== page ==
He called me with panic in his voice, looking for support in finding his next job. While he made it through this round of cuts with minor bruising (a pay cut), Tim knows his company is on a downward spiral and his job is on the line.


While he doesn’t live in Florida, where the unemployment rate is skyrocketing, he is working in an industry that is taking a big hit right now. Every time his cell phone rings, he looks at it with nervous anticipation, wondering… “Might it my boss calling to request an urgent meeting so that she can let me go or cut my pay once again?”


He thought that since he is the only one in his office who understands the software needed to run an important program, he was safe. Now, the next round of layoffs are lurking and he’s concerned they may decide his expertise is no longer needed.


Since there is no time to waste, we got to work immediately on what Tim needs to do to ensure he’s safe regardless of what happens to his company. The following are the steps Tim is focused on:


Step One – Take Note: Tim created a list of the following; what skills do you most enjoy using, what experiences have you enjoyed most and what companies/organizations do you most want to contribute to (i.e. work for)?


Step Two – Utilize and Expand Your Network: While it was natural for Tim to send a resume or ask his friends to help him get a job, the idea of simply reconnecting was foreign. The majority of people are calling on their network to “help them,” which is why Tim (and you) is approaching his network differently. (Want more information on this? Email me: MBurmeister@InspirionInc.com).


Step Three – Target: Tim could easily name 3 companies he highly respected/admired, so targeting isn’t so difficult. He knows these 3 companies very well and is currently targeting his cover letter and resume to these companies. Most people shoot as many darts off as possible, with absolutely no focus and pray something will land. Want better odds? Pick 3 and focus getting to know the ins and outs of the organizations – figure out what value you could add to their bottom line.


Step Four – Resume and Cover Letters: Tim’s resume and cover letter were not unique – he needed to do something different that would have him stand out. First and foremost, he needed to gear each cover letter to the company he was applying. Most people create one generic cover letter and hope someone will see value = mistake! Pretend you are the one employer looking at the cover letter and resume – wouldn’t you want to know what this job candidate could do to make your life easier? Of course you would! So, use your cover letter and resume as a tool to explain how you can help them with something they need.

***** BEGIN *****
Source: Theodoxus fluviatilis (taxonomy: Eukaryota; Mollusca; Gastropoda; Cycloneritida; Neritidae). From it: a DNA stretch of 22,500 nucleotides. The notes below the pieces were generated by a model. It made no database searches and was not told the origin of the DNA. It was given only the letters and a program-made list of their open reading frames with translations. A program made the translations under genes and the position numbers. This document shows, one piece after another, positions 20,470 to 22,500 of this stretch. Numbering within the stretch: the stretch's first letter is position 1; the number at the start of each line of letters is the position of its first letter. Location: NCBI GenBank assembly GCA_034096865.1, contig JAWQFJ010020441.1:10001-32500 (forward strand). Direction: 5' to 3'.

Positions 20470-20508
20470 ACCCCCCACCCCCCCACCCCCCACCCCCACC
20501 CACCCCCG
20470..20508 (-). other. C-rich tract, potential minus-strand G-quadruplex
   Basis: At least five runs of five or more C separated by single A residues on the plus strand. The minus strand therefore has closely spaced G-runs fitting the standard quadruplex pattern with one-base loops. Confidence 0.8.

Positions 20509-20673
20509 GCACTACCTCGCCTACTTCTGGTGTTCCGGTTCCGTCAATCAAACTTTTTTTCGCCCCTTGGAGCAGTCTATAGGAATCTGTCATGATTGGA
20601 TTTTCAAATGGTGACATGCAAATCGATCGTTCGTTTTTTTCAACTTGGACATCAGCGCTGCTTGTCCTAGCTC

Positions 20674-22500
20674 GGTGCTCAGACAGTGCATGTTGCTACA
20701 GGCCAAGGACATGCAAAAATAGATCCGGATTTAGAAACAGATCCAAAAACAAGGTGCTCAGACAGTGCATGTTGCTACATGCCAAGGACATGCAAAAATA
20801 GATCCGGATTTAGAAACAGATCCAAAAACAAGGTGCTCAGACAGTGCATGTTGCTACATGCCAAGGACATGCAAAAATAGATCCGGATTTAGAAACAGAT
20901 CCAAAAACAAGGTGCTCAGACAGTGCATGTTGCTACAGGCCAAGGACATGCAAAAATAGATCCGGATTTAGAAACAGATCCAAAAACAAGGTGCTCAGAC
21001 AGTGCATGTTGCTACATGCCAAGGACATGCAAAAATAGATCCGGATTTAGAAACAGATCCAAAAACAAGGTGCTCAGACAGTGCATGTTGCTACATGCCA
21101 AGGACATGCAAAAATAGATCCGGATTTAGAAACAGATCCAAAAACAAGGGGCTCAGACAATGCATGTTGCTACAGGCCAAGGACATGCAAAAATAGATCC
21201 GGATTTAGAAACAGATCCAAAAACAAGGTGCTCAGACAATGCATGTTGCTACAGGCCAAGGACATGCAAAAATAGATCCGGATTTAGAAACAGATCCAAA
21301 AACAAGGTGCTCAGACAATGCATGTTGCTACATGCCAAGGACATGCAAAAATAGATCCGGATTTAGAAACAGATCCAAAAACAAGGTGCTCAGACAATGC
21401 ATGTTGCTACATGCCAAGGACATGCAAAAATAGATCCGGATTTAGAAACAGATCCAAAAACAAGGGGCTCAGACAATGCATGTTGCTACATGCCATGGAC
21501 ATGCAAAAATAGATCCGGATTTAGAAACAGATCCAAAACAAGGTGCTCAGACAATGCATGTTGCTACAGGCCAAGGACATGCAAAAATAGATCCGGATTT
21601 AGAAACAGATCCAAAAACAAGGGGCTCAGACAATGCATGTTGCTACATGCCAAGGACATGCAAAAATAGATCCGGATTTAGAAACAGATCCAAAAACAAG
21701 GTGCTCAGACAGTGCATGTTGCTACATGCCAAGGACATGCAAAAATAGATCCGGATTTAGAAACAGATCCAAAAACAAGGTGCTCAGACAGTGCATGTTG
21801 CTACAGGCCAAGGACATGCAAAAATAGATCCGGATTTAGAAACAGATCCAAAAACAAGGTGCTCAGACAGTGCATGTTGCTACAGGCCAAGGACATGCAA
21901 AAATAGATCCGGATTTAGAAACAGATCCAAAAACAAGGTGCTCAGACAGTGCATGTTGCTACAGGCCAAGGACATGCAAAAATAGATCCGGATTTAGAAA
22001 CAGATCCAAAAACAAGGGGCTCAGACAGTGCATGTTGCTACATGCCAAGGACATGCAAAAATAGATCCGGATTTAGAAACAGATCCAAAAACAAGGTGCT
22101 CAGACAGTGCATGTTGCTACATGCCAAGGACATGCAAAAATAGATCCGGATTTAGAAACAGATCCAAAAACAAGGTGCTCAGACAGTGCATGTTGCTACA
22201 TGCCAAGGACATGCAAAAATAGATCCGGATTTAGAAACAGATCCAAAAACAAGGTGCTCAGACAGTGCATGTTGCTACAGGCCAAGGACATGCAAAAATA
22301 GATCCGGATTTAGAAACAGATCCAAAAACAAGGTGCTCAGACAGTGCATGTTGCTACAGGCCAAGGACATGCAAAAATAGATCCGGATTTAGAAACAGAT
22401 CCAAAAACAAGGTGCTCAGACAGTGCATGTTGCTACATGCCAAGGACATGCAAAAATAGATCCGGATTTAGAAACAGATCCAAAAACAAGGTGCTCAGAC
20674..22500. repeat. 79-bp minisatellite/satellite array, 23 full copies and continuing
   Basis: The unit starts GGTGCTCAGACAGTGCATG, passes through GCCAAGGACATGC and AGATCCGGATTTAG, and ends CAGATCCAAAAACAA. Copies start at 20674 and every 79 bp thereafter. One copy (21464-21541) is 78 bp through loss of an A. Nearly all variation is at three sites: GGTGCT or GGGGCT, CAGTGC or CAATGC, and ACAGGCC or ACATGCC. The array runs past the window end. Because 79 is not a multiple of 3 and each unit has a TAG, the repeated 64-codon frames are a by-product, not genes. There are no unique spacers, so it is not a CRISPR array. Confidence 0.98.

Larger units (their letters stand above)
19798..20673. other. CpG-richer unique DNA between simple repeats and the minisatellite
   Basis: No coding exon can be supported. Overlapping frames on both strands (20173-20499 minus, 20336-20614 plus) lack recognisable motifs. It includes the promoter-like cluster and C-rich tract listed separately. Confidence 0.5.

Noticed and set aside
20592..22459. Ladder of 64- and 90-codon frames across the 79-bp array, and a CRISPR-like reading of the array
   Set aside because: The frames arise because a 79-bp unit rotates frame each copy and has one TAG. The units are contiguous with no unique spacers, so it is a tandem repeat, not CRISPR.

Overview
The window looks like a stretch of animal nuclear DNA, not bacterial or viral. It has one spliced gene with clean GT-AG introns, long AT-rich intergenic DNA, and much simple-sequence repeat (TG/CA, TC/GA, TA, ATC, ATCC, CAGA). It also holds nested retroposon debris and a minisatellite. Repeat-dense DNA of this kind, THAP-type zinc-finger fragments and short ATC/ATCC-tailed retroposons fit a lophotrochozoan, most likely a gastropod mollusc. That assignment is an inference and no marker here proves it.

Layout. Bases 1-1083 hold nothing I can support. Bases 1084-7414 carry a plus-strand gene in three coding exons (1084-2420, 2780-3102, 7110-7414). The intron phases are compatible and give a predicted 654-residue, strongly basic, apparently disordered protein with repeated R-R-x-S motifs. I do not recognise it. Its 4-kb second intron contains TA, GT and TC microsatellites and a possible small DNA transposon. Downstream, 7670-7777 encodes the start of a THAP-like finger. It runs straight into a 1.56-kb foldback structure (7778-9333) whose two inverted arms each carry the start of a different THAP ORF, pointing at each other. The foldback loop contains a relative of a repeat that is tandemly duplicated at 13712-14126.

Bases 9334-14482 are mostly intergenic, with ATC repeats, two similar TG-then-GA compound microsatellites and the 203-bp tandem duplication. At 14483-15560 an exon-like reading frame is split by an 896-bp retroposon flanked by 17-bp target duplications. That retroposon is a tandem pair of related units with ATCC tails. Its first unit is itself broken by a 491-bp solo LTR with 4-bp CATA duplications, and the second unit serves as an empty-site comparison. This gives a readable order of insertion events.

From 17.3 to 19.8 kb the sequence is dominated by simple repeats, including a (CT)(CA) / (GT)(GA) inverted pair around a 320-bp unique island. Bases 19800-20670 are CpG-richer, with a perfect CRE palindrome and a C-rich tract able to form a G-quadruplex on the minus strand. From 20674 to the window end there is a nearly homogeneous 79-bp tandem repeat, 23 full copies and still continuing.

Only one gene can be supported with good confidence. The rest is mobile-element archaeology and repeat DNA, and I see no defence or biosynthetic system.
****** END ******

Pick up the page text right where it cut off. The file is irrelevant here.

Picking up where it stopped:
Step Five – Informational Interviews: Tim is currently making phone calls and sending emails to the HR department and specialized positions within the companies he likes and is requesting an informational interview. He knows it is very important he stick to the interview questions and learn about the people, rather than simply hoping to get a job. His plan is to begin developing a relationship with these people – if he lands a job in the process, great!


Step Six – Focus: Several times throughout the day, Tim found himself engaged in “the sky is falling” conversations with coworkers. Those kind of water cooler conversations are a huge waste of time. If the conversation isn’t serving you, don’t serve the conversation. In other words, if the conversation isn’t adding positive value to your life, disengage and refocus on your job and steps 1-4.

If you are in a position similar to Tim’s and you begin taking the steps I outlined above, you will be just fine. If you wish (regardless of generation) to ensure you never have to worry about your job again, stay tuned for Part II of this series.


Rock on!


Misti Burmeister